Little is known regarding inter-individual differences in attentional biases for pain-related information; more knowledge is crucial, since these biases have been associated with differences in pain processing as well as in predicting the risk of postoperative pain. The present study investigated EEG correlates of attentional bias patterns for pain-related information, with specific focus on avoidance- and vigilance-like behavior. Forty-one participants performed a dot-probe task, where neutral and pain-related words were used to create neutral, congruent, incongruent, and double (two pain-related words) trials...
2017: Frontiers in Behavioral Neuroscience
https://www.readbyqxmd.com/read/28545898/risk-averse-personalities-have-a-systemically-potentiated-neuroendocrine-stress-axis-a-multilevel-experiment-in-parus-major
#15
Alexander T Baugh, Rebecca A Senft, Marian Firke, Abigail Lauder, Julia Schroeder, Simone L Meddle, Kees van Oers, Michaela Hau
Hormonal pleiotropy-the simultaneous influence of a single hormone on multiple traits-has been hypothesized as an important mechanism underlying personality, and circulating glucocorticoids are central to this idea. A major gap in our understanding is the neural basis for this link. Here we examine the stability and structure of behavioral, endocrine and neuroendocrine traits in a population of songbirds (Parus major). Upon identifying stable and covarying behavioral and endocrine traits, we test the hypothesis that risk-averse personalities exhibit a neuroendocrine stress axis that is systemically potentiated-characterized by stronger glucocorticoid reactivity and weaker negative feedback...
May 26, 2017: Hormones and Behavior
https://www.readbyqxmd.com/read/28542198/optimization-of-black-box-models-with-uncertain-climatic-inputs-application-to-sunflower-ideotype-design
#16
Victor Picheny, Ronan Trépos, Pierre Casadebaig
Accounting for the interannual climatic variations is a well-known issue for simulation-based studies of environmental systems. It often requires intensive sampling (e.g., averaging the simulation outputs over many climatic series), which hinders many sequential processes, in particular optimization algorithms. We propose here an approach based on a subset selection in a large basis of climatic series, using an ad-hoc similarity function and clustering. A non-parametric reconstruction technique is introduced to estimate accurately the distribution of the output of interest using only the subset sampling...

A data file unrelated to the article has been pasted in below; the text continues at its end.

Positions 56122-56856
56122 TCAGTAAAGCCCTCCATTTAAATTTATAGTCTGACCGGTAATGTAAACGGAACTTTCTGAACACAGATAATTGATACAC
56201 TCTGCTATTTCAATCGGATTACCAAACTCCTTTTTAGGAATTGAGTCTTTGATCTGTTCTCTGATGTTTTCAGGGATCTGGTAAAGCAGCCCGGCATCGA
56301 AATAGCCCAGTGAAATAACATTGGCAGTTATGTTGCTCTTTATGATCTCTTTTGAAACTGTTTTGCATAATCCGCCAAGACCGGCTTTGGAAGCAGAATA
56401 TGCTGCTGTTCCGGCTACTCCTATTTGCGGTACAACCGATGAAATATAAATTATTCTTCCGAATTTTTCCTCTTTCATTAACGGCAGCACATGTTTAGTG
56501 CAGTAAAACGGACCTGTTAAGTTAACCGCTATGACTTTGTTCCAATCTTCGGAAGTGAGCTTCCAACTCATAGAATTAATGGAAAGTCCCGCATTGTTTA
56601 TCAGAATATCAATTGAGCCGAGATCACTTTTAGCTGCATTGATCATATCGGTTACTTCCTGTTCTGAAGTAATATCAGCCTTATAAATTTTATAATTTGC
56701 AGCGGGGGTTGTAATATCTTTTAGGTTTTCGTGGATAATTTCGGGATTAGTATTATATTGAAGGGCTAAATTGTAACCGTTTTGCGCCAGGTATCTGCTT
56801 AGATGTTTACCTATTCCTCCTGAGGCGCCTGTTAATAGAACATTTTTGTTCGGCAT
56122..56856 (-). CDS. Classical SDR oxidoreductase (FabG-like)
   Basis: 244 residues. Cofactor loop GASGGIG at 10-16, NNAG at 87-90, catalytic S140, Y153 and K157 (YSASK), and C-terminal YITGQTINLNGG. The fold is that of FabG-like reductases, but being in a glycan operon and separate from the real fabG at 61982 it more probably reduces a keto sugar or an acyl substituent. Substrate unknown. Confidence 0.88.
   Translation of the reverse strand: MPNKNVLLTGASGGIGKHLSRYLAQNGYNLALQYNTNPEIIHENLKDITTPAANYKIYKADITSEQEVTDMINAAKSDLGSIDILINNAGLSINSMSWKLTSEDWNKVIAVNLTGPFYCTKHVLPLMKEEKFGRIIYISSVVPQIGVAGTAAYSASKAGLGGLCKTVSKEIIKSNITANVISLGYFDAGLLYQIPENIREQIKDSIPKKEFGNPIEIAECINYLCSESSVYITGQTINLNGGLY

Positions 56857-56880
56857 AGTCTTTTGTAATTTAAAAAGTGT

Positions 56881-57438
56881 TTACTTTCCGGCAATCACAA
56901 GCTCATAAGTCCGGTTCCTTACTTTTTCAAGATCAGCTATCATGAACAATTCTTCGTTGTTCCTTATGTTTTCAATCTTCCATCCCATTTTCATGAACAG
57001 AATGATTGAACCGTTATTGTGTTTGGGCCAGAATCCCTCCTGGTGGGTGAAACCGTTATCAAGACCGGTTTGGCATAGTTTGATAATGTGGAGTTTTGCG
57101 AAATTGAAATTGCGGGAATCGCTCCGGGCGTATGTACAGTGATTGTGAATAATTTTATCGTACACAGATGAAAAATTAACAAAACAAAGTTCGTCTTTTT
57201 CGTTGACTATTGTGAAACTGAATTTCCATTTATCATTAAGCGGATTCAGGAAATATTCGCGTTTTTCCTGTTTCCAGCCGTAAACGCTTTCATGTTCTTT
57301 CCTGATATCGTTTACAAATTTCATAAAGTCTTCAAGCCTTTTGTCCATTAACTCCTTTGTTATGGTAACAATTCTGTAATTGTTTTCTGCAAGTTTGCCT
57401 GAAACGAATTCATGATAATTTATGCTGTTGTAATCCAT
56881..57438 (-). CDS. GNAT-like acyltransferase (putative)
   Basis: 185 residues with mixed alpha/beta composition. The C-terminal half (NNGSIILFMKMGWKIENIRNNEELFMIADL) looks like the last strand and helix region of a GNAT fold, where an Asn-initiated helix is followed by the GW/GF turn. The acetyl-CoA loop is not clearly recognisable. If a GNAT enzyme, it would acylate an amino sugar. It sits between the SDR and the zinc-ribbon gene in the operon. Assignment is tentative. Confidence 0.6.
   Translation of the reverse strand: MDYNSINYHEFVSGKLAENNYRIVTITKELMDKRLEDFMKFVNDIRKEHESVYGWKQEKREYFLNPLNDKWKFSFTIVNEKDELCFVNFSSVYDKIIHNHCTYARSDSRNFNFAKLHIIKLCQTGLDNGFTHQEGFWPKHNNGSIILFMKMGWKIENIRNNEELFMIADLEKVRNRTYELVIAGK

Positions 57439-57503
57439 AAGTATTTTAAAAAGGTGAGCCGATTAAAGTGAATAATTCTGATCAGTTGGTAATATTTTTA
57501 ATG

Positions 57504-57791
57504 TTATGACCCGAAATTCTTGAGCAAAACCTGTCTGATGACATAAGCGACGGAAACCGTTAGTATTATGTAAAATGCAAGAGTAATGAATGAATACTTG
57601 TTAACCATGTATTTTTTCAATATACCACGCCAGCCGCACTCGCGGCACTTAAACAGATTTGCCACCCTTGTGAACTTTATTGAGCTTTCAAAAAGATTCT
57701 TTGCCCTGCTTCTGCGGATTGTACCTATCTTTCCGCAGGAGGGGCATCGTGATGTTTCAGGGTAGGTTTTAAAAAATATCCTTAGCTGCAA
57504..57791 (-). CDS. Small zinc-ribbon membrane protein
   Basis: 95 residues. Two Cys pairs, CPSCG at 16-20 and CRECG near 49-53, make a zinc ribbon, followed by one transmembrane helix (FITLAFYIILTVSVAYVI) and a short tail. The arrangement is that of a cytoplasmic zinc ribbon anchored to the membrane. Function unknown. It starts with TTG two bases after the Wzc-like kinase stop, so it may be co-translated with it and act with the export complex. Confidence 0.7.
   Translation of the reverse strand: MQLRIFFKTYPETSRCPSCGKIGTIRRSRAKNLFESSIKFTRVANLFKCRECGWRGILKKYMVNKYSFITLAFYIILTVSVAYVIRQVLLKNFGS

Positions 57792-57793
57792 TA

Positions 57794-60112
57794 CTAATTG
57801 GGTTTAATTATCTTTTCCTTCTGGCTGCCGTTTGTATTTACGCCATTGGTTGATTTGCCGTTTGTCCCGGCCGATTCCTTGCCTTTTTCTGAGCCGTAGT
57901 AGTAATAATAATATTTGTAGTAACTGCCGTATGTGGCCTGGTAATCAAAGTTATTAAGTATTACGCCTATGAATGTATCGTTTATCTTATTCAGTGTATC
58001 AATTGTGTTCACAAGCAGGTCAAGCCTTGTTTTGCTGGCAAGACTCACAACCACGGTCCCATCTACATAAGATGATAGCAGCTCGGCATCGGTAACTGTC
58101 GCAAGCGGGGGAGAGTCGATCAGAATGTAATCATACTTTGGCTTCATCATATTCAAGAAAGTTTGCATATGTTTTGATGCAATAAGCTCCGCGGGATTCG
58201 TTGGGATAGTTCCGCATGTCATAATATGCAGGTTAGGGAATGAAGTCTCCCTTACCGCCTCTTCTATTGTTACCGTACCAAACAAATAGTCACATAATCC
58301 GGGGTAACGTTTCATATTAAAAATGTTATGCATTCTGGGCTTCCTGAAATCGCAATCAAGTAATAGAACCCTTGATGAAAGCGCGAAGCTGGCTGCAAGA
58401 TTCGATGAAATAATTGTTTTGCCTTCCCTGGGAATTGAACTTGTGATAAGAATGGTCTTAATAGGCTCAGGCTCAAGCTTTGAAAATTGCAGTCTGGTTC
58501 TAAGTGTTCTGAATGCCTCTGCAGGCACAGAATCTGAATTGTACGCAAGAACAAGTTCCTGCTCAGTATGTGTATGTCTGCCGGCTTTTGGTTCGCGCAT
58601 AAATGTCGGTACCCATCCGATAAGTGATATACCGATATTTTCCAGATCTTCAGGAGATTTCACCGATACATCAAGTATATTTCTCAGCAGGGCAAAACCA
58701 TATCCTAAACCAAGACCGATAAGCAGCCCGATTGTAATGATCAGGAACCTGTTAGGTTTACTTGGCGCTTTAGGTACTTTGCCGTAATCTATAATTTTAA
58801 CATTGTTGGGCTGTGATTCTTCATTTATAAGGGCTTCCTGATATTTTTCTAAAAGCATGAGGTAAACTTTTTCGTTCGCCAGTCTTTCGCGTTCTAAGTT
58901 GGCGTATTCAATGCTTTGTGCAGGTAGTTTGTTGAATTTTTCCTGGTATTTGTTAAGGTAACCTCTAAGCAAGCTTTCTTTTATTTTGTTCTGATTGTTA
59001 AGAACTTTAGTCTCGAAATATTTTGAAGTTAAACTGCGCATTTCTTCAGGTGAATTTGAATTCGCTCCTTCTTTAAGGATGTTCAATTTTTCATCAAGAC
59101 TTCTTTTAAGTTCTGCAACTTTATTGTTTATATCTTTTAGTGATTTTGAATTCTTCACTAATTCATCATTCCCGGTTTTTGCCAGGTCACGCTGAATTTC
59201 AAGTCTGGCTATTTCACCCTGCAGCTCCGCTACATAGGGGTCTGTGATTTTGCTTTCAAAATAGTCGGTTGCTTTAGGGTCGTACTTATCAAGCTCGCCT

2017: PloS One
https://www.readbyqxmd.com/read/28541522/response-to-comment-on-the-editorial-by-turner-et-al-on-assessment-of-cardiovascular-risk-of-new-drugs-for-the-treatment-of-diabetes-mellitus-risk-assessment-versus-risk-aversion-by-zannad-et-al
#17
Faiez Zannad
No abstract text is available yet for this article.
May 24, 2017: European Heart Journal. Cardiovascular Pharmacotherapy
https://www.readbyqxmd.com/read/28515474/blunted-ambiguity-aversion-during-cost-benefit-decisions-in-antisocial-individuals
#18
Joshua W Buckholtz, Uma Karmarkar, Shengxuan Ye, Grace M Brennan, Arielle Baskin-Sommers
Antisocial behavior is often assumed to reflect aberrant risk processing. However, many of the most significant forms of antisocial behavior, including crime, reflect the outcomes of decisions made under conditions of ambiguity rather than risk. While risk and ambiguity are formally distinct and experimentally dissociable, little is known about ambiguity sensitivity in individuals who engage in chronic antisocial behavior. We used a financial decision-making task in a high-risk community-based sample to test for associations between sensitivity to ambiguity, antisocial behavior, and arrest history...
May 17, 2017: Scientific Reports
https://www.readbyqxmd.com/read/28514638/the-evolution-of-cooperation-interacting-phenotypes-among-social-partners
#19
Mat Edenbrow, Bronwyn H Bleakley, Safi K Darden, Charles R Tyler, Indar W Ramnarine, Darren P Croft
Models of cooperation among nonkin suggest that social assortment is important for the evolution of cooperation. Theory predicts that interacting phenotypes, whereby an individual's behavior depends on the behavior of its social partners, can drive such social assortment. We measured repeated indirect genetic effects (IGEs) during cooperative predator inspection in eight populations of Trinidadian guppies (Poecilia reticulata) that vary in their evolutionary history of predation. Four broad patterns emerged that were dependent on river, predation history, and sex: (i) current partner behavior had the largest effect on focal behavior, with fish from low-predation habitats responding more to their social partners than fish from high-predation habitats; (ii) different focal/partner behavior combinations can generate cooperation; (iii) some high-predation fish exhibited carryover effects across social partners; and (iv) high-predation fish were more risk averse...
June 2017: American Naturalist
https://www.readbyqxmd.com/read/28510736/go-no-go-decision-in-anaesthesia-wide-variation-in-risk-tolerance-amongst-anaesthetists
#20
P R Greig, H E Higham, J L Darbyshire, C Vincent
Background: The variability in risk tolerance in medicine is not well understood. Parallels are often drawn between aviation and anaesthesia. The aviation industry is perceived as culturally risk averse, and part of preflight checks involves a decision on whether the flight can operate. This is sometimes termed a go/no-go decision. This questionnaire study was undertaken to explore the equivalent go/no-go decision in anaesthesia. We presented anaesthetists with a range of situations in which additional risk might be expected and asked them to decide whether they would proceed with the case...
May 1, 2017: British Journal of Anaesthesia